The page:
rational consumer will always choose the combination of alternatives more useful for him among those belonging
to the set of feasible alternatives. This analysis includes psychological variables such as personality. The set of
feasible alternatives for the set of all combinations that consumers can choose, p = (p
1
, p
2
,, p
k
), is the vector of
prices of all goods X and the income I available to consumer q. The set of possible combinations is given by Eq.
1, (Williams and Ortzar, 1982).
A(q) = {x X: p x I (1)
Thus, the problem facing the consumer can be expressed as Eq. 2.
Max U(x) s.t. p x I x X (2)
The random utility theory (Domencich and McFadden, 1975) was used, for estimate discrete choice model
which states that individuals belonging to a certain homogeneous population act rationally and have perfect
information.
2.2. Multinomial Logit Model (MNL)
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This model is obtained by assuming that the error terms are independently and identically distributed (i.i.d.)
with a Gumbel distribution. This distribution it is also known as extreme value, type I extreme value, and
Weibull, with zero mean and variance
2
. Therefore, the terms are uncorrelated and have the same variance for
each alternative and each individual (Domencich and McFadden, 1975).
2.3. Modeling with latent variables
Latent variables are abstract variables representing the subjective elements in the choice conduct; they cannot
be measured directly, so they are expressed by only the individual through latent indicators. The methodology
developed by Ben-Akiva et al. (2002) is used here to incorporate latent variables as explanatory factors in
discrete choice models.
2.4. Theory of the Eysenck personality
A study on the theory of personality (Cattell y Eysenck, 1967) through the factorial model seeks intermediate
variables that explain differences in behavior in similar situations, as well as the consequences of such behavior.
The theory defines personality as the sum of the behavior patterns and potential of the organism, both of which
are determined by heredity and the social environment in which the organism originated and developed through
the functional interaction of four main factors: (a) cognitive sector (intelligence), (b) conative sector (character),
(c) affective sector (temperament), and (d) somatic sector (constitution). Using the theory of Eysenck, Cattell et
al. (1970) made extensive use of the factorial analysis method and isolated 16 personality factors, which he
brought together in a psychometric test called 16PF. The most relevant aspects of this test are presented below.
2.5. 16PF Psychometric Testing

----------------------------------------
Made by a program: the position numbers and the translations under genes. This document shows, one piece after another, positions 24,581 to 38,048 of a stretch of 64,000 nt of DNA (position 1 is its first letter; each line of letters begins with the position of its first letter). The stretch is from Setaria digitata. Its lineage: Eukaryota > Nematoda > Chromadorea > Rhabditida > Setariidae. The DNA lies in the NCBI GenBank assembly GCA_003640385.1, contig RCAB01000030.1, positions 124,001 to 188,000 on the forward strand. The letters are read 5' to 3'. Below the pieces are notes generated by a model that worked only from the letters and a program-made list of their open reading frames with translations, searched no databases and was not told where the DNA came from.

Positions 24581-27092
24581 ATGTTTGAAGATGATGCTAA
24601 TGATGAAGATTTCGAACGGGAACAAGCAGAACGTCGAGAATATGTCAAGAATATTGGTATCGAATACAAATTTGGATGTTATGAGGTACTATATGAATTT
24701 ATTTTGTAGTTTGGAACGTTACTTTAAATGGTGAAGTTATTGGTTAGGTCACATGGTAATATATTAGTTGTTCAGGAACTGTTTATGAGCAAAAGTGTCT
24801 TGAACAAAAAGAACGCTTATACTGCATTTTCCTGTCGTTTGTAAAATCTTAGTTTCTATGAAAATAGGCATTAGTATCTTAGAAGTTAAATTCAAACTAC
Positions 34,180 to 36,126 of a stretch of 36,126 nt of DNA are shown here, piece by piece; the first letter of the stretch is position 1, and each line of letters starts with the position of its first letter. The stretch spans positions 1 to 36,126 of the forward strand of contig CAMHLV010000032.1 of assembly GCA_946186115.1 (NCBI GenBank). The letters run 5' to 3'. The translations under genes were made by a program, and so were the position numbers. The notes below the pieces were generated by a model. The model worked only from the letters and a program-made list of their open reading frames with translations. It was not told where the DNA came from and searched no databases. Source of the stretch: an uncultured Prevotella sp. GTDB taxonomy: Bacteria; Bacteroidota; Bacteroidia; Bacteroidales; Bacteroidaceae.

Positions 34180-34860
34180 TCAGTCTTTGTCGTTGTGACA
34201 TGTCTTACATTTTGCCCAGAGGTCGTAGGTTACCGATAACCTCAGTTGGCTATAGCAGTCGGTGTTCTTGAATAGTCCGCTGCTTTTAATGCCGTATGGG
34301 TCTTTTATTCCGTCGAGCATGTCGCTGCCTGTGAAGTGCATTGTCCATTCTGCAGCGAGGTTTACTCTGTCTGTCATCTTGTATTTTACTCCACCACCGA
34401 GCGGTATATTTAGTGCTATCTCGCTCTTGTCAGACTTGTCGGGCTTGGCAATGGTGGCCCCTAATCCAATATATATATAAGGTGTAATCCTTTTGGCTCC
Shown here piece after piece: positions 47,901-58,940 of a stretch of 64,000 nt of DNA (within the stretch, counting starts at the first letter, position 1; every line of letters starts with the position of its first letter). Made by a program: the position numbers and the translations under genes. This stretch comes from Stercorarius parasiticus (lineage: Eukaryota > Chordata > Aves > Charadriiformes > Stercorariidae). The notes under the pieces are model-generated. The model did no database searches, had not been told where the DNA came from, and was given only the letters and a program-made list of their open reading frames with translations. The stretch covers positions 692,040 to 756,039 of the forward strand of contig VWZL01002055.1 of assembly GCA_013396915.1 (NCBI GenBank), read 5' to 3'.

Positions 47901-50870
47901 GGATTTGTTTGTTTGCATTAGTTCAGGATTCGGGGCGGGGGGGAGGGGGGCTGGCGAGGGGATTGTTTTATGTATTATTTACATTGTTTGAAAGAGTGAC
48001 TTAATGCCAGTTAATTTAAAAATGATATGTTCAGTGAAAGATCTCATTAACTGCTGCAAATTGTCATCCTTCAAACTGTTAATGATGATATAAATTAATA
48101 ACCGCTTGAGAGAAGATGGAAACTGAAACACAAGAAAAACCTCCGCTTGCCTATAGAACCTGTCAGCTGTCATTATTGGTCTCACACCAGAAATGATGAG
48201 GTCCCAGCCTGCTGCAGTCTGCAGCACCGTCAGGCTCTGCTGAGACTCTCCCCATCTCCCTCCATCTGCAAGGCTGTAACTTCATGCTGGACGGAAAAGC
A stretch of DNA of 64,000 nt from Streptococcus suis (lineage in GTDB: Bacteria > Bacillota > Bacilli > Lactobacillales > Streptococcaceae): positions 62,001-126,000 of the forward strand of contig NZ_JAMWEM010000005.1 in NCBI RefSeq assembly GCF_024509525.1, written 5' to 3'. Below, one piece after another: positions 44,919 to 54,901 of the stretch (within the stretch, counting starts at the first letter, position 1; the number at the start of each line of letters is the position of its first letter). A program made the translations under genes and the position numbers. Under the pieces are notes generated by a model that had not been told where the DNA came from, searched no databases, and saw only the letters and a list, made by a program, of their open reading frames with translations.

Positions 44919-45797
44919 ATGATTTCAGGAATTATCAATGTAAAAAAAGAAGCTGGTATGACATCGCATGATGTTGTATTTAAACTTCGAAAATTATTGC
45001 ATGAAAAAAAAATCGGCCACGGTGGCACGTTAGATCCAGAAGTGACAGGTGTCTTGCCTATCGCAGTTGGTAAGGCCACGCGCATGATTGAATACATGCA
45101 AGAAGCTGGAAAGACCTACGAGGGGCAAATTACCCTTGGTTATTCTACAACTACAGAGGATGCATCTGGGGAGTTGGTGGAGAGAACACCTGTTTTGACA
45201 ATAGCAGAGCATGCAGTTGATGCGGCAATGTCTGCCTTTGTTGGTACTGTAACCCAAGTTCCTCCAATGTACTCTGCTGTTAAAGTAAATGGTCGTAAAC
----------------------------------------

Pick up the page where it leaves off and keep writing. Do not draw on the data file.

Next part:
This test consists of 187 questions evaluating 16 factors, each of which is measured in decatypes (a score of 1
to 10). These factors are described below (Cattell et al., 1970).

Intellectual area (B)
Personal area (A - E - H - I - M - N-O)
Emotional area (C - G - Q3 - Q1 - Q4)
Social area (F - L - N - Q2)
Factor A (reservedopen) measures the individual's gregarious nature, defined as the degree to which the
person seeks to establish contact with other people because they find satisfying and rewarding relationships
through them. Factor B (concrete thinkingabstract thinking) measures intelligence based on the predominance
of abstract or concrete thinking, where abstract thinking is characteristic of a person of higher intelligence and
concrete thinking is an indicator of lower intelligence. Factor C (emotional instabilityemotional stability) is
related to the emotional stability of the person and the way in which he adapts to his environment. This factor
specifically determines the strength of the ego.
Factor E (submissivedominant) measures the degree of control that the person tends to hold in their
relationships with other human beings and is determined in terms of whether the person is dominant or
submissive. Factor F (prudent-impulsive) is related to the level of enthusiasm evident in social contexts. Factor
G (carefree-scrupulous) measures the internalization of moral values. It structurally explores the superego.
Factor H (shy-spontaneous) measures the reactivity of the nervous system based on the parasympathetic or
sympathetic dominance trends of the person.
Factor I (rational-emotional) is used to measure the prevalence of either feeling or rational thought in making
decisions for behaving in everyday life. Factor L (trusting-suspicious) explores the social identity of the
172 J.E. Crdoba and G.P. Jaramillo / Procedia - Social and Behavioral Sciences 54 ( 2012 ) 169 178
individual and specifically measures the degree to which the person is identified or linked to the human race in
general. Factor M (practical-dreamer) is based on the observation that humans can perceive things in two ways.
The first way is to receive feed from direct contact between the senses and the environment. The other way is